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Publication numberUS5388241 A
Publication typeGrant
Application numberUS 07/850,322
Publication dateFeb 7, 1995
Filing dateMar 10, 1992
Priority dateMar 10, 1992
Fee statusPaid
Publication number07850322, 850322, US 5388241 A, US 5388241A, US-A-5388241, US5388241 A, US5388241A
InventorsWilliam C. Athas
Original AssigneeNorthrop Grumman Corporation
Export CitationBiBTeX, EndNote, RefMan
External Links: USPTO, USPTO Assignment, Espacenet
Asynchronous circuit for 2-cycle to 4-cycle handshake conversion
US 5388241 A
Abstract
A two- to four-cycle handshake protocol conversion circuit suitable for on-chip implementation uses an exclusive-OR Gate and an AND Gate with one inverted input together with a latching circuit to generate the two-cycle handshake protocol acknowledge signal, A2, as a clocked version of the two-cycle handshake protocol request signal, R2, using the rising edge of the four-cycle handshake protocol acknowledge signal, A4, as the clocking input. The four-cycle handshake protocol request signal R4 is provided as the ANDed output of the complement of A4 combined with the output of the exclusive-OR Gate, the inputs of which are provided by R2 and A2. The latching network may be provided by a simple D flip-flop.
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Claims(10)
What is claimed is:
1. A handshake protocol conversion circuit for performing conversion between two-cycle handshake request and acknowledge signals R2 and A2, respectively, and four-cycle handshake request and acknowledge signals R4 and A4, respectively, comprising:
means for storing a binary value of R2;
means for controlling a binary value of R4 to be
a first binary value when the binary value of R2 and a binary value of A2 are the same binary value,
the first binary value when a binary value of A4 is a second binary value different from the first binary value, and
the second binary value when the binary values of R2 and A2 are different binary values and the binary value of A4 is the first binary value; and
means for setting the binary value of A2 equal to the stored binary value of R2 in response to an assertion of A4.
2. The handshake protocol conversion circuit claimed in claim 1 wherein the means for storing the binary value of R2 comprises:
means for storing the binary value of R2 in response to the assertion of A4.
3. The handshake protocol conversion circuit claimed in claim 2 wherein the means for setting the binary value of A2 comprises:
means for setting the binary value of A2 equal to the stored binary value of R2 in response to the assertion of A4.
4. The handshake protocol conversion circuit claimed in claim 3 wherein the means for setting the binary value of A2 comprises:
a clocked D flip-flop wherein R2 is applied as a D signal input, A4 is applied as a clock input, and A2 is a Q output signal.
5. The handshake protocol conversion circuit claimed in claim 4 wherein the means for setting the binary value of R4 comprises:
an exclusive-OR Gate receiving R2 and A2 as inputs; and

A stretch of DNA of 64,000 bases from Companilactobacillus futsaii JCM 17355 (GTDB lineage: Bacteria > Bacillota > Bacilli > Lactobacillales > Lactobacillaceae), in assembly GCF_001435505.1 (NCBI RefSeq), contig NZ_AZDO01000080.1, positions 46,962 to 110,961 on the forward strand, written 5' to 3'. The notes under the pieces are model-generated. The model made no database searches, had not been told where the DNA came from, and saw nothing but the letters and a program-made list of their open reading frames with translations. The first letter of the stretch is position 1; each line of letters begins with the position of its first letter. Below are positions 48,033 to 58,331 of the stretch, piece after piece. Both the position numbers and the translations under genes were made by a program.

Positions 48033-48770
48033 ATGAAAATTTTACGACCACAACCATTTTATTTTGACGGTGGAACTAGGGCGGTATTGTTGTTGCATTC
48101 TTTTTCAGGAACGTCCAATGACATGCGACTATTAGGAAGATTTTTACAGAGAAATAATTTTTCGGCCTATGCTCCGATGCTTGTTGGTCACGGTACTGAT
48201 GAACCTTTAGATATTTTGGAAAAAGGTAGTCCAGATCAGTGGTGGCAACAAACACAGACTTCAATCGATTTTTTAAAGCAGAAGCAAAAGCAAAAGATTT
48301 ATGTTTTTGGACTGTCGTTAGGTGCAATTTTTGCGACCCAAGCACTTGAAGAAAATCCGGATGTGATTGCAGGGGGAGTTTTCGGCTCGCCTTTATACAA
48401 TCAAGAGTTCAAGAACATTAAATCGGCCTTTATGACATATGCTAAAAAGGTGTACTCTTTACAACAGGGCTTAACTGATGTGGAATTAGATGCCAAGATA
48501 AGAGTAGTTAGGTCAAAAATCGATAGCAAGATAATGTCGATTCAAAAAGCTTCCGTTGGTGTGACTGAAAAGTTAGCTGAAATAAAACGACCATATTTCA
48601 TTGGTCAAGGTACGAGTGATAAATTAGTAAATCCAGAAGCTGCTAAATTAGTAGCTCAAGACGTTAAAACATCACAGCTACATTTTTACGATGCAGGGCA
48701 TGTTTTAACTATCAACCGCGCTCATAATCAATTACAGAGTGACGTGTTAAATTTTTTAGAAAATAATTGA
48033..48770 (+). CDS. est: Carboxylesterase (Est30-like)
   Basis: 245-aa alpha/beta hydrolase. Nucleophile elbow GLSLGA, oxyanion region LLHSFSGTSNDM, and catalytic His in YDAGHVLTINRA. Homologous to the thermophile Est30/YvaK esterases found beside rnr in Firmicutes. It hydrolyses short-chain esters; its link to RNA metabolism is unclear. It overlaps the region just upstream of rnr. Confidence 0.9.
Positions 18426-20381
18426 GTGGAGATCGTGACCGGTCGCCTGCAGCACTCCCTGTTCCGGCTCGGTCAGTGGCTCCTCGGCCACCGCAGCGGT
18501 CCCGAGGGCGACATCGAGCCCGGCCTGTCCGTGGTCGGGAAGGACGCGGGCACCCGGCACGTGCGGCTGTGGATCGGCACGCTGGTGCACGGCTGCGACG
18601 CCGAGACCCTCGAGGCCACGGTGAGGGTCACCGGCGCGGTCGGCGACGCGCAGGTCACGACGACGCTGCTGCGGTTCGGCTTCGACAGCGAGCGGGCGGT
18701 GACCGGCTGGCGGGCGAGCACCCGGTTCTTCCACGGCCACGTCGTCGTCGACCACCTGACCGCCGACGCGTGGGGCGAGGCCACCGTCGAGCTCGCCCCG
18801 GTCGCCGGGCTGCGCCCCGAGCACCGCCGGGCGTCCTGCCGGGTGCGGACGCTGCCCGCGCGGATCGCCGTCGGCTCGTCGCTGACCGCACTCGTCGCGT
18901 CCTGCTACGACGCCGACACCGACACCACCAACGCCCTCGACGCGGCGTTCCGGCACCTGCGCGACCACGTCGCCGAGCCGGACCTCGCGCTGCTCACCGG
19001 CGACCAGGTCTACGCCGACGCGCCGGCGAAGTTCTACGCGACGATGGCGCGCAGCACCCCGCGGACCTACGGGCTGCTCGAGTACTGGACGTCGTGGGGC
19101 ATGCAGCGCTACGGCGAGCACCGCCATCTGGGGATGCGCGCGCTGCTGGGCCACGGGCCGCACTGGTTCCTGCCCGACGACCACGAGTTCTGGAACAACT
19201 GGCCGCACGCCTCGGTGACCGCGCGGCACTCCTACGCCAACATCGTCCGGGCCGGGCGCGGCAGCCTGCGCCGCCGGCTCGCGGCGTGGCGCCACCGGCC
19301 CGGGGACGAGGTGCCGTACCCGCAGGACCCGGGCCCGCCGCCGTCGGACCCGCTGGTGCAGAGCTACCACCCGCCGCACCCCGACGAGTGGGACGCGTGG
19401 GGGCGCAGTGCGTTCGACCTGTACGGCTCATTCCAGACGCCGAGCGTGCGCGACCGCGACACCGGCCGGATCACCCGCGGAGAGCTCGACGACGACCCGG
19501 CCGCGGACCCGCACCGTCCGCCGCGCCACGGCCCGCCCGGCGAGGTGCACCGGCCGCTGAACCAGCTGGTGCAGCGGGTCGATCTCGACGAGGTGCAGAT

an AND Gate receiving an output of the exclusive-OR Gate as a first input and a binary complement of the binary value of A4 as a second input.
6. A method for performing protocol conversion between two-cycle handshake request and acknowledge signals R2 and A2, respectively, and four-cycle handshake request and acknowledge signals R4 and A4, respectively, comprising the sequential steps of:
storing a binary value of R2;
controlling a binary value of R4 to be
a first binary value when a binary value of A2 and the binary value of R2 are equal,
the first binary value when a binary value of A4 is a second binary value different from the first binary value, and
the second binary value when the binary values of A2 and R2 are not equal and the binary value of A4 is the first binary value; and
setting the binary value of A2 equal to the stored binary value of R2 in response to an assertion of A4.
7. The method for performing protocol conversion claimed in claim 6 wherein the step of storing the binary value of R2 comprises storing the binary value of R2 in response to the assertion of A4.
8. The method for performing protocol conversion claimed in claim 7 wherein:
the step of storing the binary value of R2 comprises storing the binary value of R2 in a clocked flip-flop as a D signal input; and
the step of setting the binary value of A2 comprises the sequential steps of
applying A4 to a clocked input of the clocked flip-flop, and
setting the binary value of A2 in accordance with an output of the clocked flip-flop.
9. The method for performing protocol conversion claimed in claim 8 wherein the step of controlling the binary value of R4 comprises the sequential steps of:
deriving an exclusive OR value of the binary values of R2 and A2; and
setting the binary value of R4 as an AND value of the derived exclusive OR value and a complementary value of the binary value of A4.
10. A handshake protocol conversion circuit for performing conversion between two-cycle handshake request and acknowledge signals R2 and A2, respectively, and four-cycle handshake request and acknowledge signals R4 and A4, respectively, comprising: